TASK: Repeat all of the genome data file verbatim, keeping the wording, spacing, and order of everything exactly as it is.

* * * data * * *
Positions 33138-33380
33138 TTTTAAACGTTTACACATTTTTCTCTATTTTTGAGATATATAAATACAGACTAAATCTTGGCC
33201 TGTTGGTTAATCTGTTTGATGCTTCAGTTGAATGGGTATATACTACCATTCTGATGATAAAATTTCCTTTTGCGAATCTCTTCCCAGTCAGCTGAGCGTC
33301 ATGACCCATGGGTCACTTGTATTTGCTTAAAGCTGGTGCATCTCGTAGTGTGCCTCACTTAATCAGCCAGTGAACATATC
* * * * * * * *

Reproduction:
Positions 33138-33380
33138 TTTTAAACGTTTACACATTTTTCTCTATTTTTGAGATATATAAATACAGACTAAATCTTGGCC
33201 TGTTGGTTAATCTGTTTGATGCTTCAGTTGAATGGGTATATACTACCATTCTGATGATAAAATTTCCTTTTGCGAATCTCTTCCCAGTCAGCTGAGCGTC
33301 ATGACCCATGGGTCACTTGTATTTGCTTAAAGCTGGTGCATCTCGTAGTGTGCCTCACTTAATCAGCCAGTGAACATATC